The MA Festive Arts programme at the University of Limerick gives students the opportunity to study festivals from a number of perspectives. This unique MA combines arts management, cultural policy, creative curating and programming with performance and the study of festival and its role in society. Throughout this year-long programme, students combine academic research with performance development and hands-on, practical management experience. The MA Festive Arts programme is based at the Irish World Academy of Music and Dance, one of Ireland’s premier academies for performing arts as well as academic research into traditional, contemporary and international music and dance. The presence of the MA Festive Arts at the Irish World Academy extends its remit to include subjects such as curating, festival programming, arts management, as well as developing festival performance and studying festival in different cultural and historical contexts.
The MA programme is based around three key strands, which can be described in brief as ‘produce’, ‘perform’ and ‘reflect’. ‘Produce’ refers to the practical aspects of festival management and development, including curating, programming, production, safety and security, legal requirements, funding, audience development management and artist liaison. ‘Perform’ refers to the development of festival performance, as well as developing performance skills across a range of disciplines. The ‘reflect’ strand, meanwhile, involves exploring and examining the dynamics of different festivals in society, looking at how they are sustained, how people participate in them, and what they mean to different people at different times. While all students engage with these three strands, they have the opportunity to specialise in the strand which best reflects their own career path and development. Therefore, while students can develop their performance practice in the context of festive arts, the MA Festive Arts programme is also suitable for students who want to develop their skills as arts managers, curators, producers or as academics who want to further understand the role of festivity in society. Students do not have to be performing artists to take the programme, but will have the opportunity if they wish to develop different aspects of their work or practice through elective options and independent study modules.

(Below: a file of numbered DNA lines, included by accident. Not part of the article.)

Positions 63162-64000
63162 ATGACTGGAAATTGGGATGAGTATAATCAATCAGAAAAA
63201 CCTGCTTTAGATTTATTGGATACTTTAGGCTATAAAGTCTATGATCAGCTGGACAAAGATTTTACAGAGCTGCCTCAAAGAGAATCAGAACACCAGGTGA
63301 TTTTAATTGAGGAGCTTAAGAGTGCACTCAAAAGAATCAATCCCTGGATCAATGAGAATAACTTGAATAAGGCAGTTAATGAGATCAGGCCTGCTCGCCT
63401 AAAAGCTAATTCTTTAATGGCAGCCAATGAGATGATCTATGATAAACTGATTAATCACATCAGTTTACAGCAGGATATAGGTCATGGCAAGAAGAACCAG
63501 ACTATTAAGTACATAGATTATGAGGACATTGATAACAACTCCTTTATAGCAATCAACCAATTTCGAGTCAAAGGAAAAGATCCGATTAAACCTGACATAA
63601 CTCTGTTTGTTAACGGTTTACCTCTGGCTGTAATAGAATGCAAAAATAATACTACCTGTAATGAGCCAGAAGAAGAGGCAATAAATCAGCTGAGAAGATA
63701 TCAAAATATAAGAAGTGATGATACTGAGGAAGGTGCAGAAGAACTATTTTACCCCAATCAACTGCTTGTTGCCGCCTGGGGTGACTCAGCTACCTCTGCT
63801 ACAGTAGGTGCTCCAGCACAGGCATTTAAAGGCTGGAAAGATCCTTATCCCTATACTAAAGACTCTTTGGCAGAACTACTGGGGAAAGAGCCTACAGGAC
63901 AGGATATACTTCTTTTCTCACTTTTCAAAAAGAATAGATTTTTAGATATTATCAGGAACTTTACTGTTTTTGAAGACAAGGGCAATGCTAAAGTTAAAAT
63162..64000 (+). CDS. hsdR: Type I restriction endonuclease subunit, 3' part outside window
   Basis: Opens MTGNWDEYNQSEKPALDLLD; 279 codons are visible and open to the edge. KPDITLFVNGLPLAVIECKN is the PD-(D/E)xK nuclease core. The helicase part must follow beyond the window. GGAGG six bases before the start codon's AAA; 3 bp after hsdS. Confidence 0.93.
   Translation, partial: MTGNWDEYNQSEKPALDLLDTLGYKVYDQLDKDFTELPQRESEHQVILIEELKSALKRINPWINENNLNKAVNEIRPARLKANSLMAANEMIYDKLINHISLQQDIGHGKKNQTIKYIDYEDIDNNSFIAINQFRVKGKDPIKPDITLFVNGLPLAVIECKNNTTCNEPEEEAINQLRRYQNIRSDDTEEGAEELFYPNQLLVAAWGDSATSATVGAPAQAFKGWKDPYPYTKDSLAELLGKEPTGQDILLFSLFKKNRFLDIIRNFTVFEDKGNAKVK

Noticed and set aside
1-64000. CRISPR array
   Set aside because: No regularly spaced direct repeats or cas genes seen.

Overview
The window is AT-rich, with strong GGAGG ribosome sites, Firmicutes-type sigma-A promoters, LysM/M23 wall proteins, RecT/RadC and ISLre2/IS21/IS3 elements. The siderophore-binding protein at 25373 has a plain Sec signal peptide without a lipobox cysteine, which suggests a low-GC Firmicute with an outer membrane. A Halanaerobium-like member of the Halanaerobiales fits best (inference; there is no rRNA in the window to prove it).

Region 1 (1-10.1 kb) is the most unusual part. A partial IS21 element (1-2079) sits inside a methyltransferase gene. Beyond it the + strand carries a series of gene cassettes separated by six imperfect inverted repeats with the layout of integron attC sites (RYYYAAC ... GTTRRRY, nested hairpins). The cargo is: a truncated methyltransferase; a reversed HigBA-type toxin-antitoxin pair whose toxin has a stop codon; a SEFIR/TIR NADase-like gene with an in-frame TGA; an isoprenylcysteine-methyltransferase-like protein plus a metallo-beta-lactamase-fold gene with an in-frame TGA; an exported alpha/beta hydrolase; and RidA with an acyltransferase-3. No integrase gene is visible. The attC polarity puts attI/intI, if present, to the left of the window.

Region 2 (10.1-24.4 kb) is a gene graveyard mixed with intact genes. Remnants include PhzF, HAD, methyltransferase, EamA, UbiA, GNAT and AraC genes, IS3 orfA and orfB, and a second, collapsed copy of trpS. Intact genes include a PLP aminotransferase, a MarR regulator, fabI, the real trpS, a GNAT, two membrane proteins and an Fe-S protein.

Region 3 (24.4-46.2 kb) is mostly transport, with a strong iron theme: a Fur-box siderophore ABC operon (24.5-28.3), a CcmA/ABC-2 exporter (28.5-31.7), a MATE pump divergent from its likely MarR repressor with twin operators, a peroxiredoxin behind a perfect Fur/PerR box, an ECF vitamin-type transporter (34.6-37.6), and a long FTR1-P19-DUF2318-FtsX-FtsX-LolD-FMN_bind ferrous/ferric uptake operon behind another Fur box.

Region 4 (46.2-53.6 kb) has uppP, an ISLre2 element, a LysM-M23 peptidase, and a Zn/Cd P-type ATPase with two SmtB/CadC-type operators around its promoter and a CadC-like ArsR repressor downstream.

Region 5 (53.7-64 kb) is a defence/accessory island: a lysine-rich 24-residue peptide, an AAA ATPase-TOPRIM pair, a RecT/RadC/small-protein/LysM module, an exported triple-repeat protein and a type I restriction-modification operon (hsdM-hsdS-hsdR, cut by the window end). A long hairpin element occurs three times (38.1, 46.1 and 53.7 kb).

For further information, please contact the MA Festive Arts programme director, Dr. Niamh NicGhabhann at firstname.lastname@example.org or visit the Irish World Academy of Music and Dance webpage at www.irishworldacademy.ie